MMRF PRESS RELEASES
Multiple Myeloma Research Consortium Launched as New Model to Accelerate Drug Development for Blood Cancer
New Canaan, Conn. — August 17, 2004
The Multiple Myeloma Research Consortium (MMRC), a first-of-its kind non-profit organization that integrates four leading cancer research institutions, was announced today. The MMRC is the only consortium to join academic institutions both through membership agreements and customized IT systems. MMRC-affiliated institutions will focus on the identification and validation of molecular targets for multiple myeloma, the discovery of drugs against these targets and expediting the early phase trials of these drugs. The ultimate goal of the new Consortium is to rapidly advance the drug development process and find a cure for multiple myeloma.
Founded by Multiple Myeloma Research Foundation (MMRF) President Kathy Giusti, this innovative model, which was funded by a grant from the MMRF and developed in collaboration with PricewaterhouseCoopers, will provide these institutions with the ability to share their expertise and research data to accelerate the testing of new, lifesaving therapies and eliminate much of the duplication that is now prevalent in the drug discovery process.
MMRC Member Institutions include Dana-Farber Cancer Institute, H. Lee Moffitt Cancer Center & Research Institute, Mayo Clinic and University Health Network (Princess Margaret Hospital). These institutions were selected based on their National Institutes of Health grant awards, number of peer-reviewed publications, clinical expertise, and a collaborative approach to science.
Multiple myeloma, a cancer of the plasma cell, is an incurable but treatable disease. There are approximately 50,000 people in the United States living with multiple myeloma and each year an estimated 11,070 people die from the disease. Multiple myeloma is the second most prevalent blood cancer after non-Hodgkin's lymphoma.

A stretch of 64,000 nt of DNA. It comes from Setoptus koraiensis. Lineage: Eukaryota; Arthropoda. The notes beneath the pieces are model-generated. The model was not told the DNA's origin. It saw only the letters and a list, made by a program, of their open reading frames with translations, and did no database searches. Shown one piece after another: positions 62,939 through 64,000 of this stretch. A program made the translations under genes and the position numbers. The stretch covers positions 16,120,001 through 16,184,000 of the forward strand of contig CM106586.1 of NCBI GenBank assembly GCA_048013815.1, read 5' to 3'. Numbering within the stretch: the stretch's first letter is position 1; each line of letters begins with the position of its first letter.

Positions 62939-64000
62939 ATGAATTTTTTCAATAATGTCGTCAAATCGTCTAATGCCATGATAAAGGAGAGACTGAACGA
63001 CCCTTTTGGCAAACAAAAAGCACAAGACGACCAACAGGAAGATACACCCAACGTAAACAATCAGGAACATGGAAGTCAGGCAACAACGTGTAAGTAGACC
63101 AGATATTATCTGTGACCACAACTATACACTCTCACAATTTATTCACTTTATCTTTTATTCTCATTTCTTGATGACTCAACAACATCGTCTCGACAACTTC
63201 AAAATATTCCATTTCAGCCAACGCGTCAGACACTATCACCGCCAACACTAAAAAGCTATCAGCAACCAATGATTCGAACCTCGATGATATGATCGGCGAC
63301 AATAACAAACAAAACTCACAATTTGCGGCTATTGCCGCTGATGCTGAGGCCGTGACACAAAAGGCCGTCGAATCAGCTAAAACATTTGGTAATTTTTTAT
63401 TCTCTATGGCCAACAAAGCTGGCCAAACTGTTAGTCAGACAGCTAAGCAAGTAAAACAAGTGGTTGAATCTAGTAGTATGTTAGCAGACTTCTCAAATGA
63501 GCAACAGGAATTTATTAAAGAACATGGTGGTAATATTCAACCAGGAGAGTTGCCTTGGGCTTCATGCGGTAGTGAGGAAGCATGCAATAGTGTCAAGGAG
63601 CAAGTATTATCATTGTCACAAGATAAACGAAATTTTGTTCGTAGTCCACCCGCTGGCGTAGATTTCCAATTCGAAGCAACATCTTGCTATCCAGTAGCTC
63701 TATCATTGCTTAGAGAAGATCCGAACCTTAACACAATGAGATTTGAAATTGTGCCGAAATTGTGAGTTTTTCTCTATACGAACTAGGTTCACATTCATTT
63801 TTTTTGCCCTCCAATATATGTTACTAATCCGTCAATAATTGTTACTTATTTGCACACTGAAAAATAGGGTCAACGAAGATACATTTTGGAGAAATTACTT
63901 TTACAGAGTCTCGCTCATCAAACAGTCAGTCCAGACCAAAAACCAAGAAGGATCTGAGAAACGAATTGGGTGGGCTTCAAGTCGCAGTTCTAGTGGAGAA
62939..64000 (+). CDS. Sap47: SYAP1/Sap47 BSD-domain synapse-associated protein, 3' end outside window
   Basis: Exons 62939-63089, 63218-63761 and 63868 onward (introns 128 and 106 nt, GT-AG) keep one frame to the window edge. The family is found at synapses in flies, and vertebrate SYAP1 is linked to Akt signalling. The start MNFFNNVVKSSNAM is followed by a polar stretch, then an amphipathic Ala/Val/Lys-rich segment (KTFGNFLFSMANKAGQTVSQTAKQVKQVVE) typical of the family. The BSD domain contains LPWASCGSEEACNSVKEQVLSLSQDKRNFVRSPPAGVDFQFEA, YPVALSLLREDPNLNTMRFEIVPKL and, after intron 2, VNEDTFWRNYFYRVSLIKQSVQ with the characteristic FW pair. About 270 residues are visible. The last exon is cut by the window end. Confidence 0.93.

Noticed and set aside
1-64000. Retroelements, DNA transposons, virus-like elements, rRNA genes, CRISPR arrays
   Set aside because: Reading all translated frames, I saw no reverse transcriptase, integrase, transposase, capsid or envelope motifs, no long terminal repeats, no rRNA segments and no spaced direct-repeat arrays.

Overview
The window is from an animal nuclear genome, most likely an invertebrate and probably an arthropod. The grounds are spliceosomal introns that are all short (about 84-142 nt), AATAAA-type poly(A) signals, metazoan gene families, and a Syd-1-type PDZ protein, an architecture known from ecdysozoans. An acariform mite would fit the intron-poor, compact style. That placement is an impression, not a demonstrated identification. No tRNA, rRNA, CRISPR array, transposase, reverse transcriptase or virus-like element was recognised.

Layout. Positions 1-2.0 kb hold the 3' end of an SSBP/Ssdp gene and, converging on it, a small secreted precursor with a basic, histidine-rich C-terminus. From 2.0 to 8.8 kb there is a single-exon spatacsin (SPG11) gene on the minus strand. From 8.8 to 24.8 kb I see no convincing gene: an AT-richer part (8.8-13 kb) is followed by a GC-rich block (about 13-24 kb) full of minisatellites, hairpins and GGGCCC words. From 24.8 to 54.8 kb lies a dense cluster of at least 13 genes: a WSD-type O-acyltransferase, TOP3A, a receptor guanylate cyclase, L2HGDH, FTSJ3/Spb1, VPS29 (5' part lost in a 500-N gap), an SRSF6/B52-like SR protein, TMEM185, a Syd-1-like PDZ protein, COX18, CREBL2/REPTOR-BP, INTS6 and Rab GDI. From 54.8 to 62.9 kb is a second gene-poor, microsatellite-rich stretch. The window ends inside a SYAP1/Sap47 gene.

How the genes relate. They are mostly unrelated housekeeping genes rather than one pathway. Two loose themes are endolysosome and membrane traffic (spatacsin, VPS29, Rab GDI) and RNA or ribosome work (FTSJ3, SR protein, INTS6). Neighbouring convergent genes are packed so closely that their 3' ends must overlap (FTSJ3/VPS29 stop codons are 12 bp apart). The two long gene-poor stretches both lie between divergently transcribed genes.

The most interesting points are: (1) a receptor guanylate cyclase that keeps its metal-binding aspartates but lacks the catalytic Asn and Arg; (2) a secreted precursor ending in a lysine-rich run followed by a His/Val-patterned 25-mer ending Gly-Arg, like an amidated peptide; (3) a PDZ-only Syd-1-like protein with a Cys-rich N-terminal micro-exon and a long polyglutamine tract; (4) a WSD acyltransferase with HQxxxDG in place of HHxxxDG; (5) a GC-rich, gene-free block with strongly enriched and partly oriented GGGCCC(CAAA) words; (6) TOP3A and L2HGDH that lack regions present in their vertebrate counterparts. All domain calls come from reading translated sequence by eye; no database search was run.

"Despite recent successes in treating some myeloma patients, myeloma remains an incurable disease. With a five-year survival rate of only 32%, new therapies are urgently needed," explains Kathy Giusti, President of the MMRC, who is also a multiple myeloma patient. "We recognized that there was a major disconnect in the research and drug discovery process because institutions are not easily able to quickly and accurately share necessary data on corresponding projects. The MMRC will allow them to unite their research to speed target identification and drug development."
The MMRC sets itself apart with the creation of the MMRC Tissue Bank, which will serve as an invaluable resource of tissue and corresponding clinical and genomic data necessary develop new, targeted therapies. All samples maintained within the Tissue Bank will be collected, analyzed, and stored in adherence with government-regulated Good Laboratory Practice standards. This centralized repository will enable scientists from academia and industry to identify and validate molecular targets for multiple myeloma and drugs active against these targets, as well as to more quickly determine a patient's response to existing drug therapies.
"By having one source of genomic data and tissue samples that have been uniformly standardized, as well as an integrated validation and multi-center clinical trials system, this will reduce the drug development process by months and possibly years. This should help us to bring more specific and hopefully more effective drug treatments to patients more rapidly," explains Kenneth Anderson M.D., chairman of the MMRC Leadership Team and director of the Jerome Lipper Multiple Myeloma Center at Dana-Farber.
Complementing the MMRC Tissue Bank is the MMRC Data Bank, a state-of-the-art system that integrates laboratory and clinical trial data into one common interface, allowing researchers to effectively conduct early phase trials with a focus on correlative science. MMRC Member Institutions will conduct research in three multi-site research cores: Genomics, Validation and Clinical Trials that will remain highly integrated. The customized infrastructures at the MMRC were designed by IBM Life Sciences and First Genetic Trust to ensure the seamless transfer of tissue and data across multiple institutions.
For information, contact:
Anne Quinn Young, MMRF, 203-652-0212, firstname.lastname@example.org